Since the White House released the official portrait of Melania Trump on Monday, social media denizens have been debating the following: What’s the photo’s most unusual feature?
Is it that Trump’s arms are crossed?
Is it that she’s not really smiling, unlike former first ladies Michelle Obama, Laura Bush, and Hillary Clinton in their official portraits?
Is it that her cool, distant gaze seems to evoke her runway-model past more than her current role as the country’s first lady?
Or is it that the wife of a president who won big with working-class voters is wearing a diamond ring worth more than most Americans would make in 10 lifetimes?
This being the Trump administration, the photo’s release caused a media frenzy, and the picture, which shows the first lady in a black tuxedo-style jacket and glittery tie-type thing, became a platform for other issues plaguing the administration.
“Know what would be beautiful?” @Alt_FedEmployee tweeted, “A picture of first lady Melania Trump actually living in the WH and not wasting millions of taxpayer dollars.”
But back to the portrait itself.
Kate Andersen Brower, author of “First Women: The Grace and Power of America’s Modern First Ladies,” said she was most struck by Trump’s bling: a 25-carat diamond, according to Vogue, purchased on the occasion of the Trumps’ 10th wedding anniversary.
“You would think that she, or her handlers, although there aren’t that many, would look at the very prominent placement of this giant diamond ring, and you would think that would give them pause,” Brower said. “The president’s message is about getting jobs for working-class voters.”
Then again, she added, the first lady is not downplaying glamour.
“For his voter base,” Brower said, “it’s aspirational.”
Boston portrait photographer Ryuji Suzuki, of Beaupix Studio , immediately noticed the first lady’s crossed arms and distant gaze in the new portrait.
“There are different opinions about people crossing their arms in portraits,” he said. “If you do it right, you might add a powerful impression, but it often gives you distance. If you want to be friendly and approachable you probably wouldn’t pose like this.”
(By the way, Trump’s arms are not the first to make headlines in an official portrait. In 2009, Michelle Obama drew attention for wearing a sleeveless dress for her first official White House photo.)
Meanwhile, with her reserved expression, Trump manages to be a cipher in her own portrait.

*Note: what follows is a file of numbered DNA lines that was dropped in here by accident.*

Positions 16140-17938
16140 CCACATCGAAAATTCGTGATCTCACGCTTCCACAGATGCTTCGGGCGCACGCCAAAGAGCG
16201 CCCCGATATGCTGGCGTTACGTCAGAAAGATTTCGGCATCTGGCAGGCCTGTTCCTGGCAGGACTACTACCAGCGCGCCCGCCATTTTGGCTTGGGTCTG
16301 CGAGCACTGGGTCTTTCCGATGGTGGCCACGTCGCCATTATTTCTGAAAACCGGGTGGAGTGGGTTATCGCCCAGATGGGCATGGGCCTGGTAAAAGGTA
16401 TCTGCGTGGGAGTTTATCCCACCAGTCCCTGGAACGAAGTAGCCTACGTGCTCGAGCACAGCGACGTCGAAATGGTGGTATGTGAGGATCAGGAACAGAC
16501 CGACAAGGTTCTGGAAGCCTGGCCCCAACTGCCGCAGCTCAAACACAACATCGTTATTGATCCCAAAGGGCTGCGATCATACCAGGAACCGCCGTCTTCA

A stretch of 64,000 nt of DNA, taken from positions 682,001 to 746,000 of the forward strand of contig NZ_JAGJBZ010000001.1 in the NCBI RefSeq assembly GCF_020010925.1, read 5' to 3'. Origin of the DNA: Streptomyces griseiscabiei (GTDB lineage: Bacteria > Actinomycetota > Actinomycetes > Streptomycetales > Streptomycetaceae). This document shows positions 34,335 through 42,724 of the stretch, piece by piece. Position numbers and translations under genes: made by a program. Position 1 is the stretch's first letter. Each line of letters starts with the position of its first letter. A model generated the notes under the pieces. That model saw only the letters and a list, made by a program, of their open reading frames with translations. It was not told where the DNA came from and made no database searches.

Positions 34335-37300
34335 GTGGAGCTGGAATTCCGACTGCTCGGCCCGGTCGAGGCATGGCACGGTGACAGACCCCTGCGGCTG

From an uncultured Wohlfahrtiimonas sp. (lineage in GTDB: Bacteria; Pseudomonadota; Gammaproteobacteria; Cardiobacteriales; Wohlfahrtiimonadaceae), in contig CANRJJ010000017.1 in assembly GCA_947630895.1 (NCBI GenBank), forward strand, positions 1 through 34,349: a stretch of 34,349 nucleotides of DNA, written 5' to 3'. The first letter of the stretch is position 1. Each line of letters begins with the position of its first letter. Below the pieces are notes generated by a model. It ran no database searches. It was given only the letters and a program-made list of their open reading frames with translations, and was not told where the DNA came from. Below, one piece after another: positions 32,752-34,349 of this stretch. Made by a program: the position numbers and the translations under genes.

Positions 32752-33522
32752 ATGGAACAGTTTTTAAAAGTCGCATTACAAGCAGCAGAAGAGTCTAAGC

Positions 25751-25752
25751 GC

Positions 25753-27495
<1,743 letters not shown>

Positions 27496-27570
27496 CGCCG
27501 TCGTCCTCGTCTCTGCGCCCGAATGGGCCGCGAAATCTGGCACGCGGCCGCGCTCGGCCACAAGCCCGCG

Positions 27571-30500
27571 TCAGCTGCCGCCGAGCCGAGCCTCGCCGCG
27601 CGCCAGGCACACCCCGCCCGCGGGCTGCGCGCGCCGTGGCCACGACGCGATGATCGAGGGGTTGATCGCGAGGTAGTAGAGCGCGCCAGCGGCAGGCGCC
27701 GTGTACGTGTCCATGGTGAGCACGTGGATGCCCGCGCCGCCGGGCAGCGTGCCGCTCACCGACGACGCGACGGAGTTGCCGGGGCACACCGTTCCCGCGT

“She is looking at the distance, which is very typical for fashion photography,” Suzuki said. In fashion “[y]ou are not necessarily there to make a direct connection with the audience, but you are there for creating the whole image.”
Not long ago, President Trump’s official White House portrait similarly made news. Not only is he not smiling in his photo, he looks so gruff he’s nearly frowning.
When Melania’s photo started making the rounds on Monday, few seemed to know where exactly the picture was taken, as the background shows only an arch of window panes.
At some point the White House issued a statement that simultaneously clarified the photo shoot location and glossed over where the first lady actually lives — primarily at Trump Tower in New York with 10-year-old son Barron. They are said to be moving into the White House once the school year is over.
“The White House is announcing the release of the first official portrait of First Lady Melania Trump,” the statement read, “taken in her new residence at the White House.”
The windows she’s posed in front of appear to be the same ones shown in the background of Nancy Reagan’s official portrait, but that’s the kind of detail only White House-ologists would notice.
Cara Finnegan, a professor of communication at the University of Illinois Urbana-Champaign who’s writing a book about presidential photography, saw significance in the photo’s location-less nature.
“The fact that she’s contextless is interesting,” Finnegan said. “Both Laura Bush and Michelle Obama are [obviously] posed in the White House — literally both with white flowers,” she said, an element that showcased their caretaker roles.
“If you were to put Melania in the White House in front of a more overtly identifiable background,” she said, “then you would call up the sense that it’s disingenuous because she doesn’t live there.”
Meanwhile, even as the portrait elicited strong opinions, Finnegan’s first take on the portrait was fairly positive.
“The first thing I thought when I saw it,” she said, “was they did a way better job with her portrait than with his.”Beth Teitell can be reached at Beth.Teitell@globe.com. Follow her on Twitter @BethTeitell.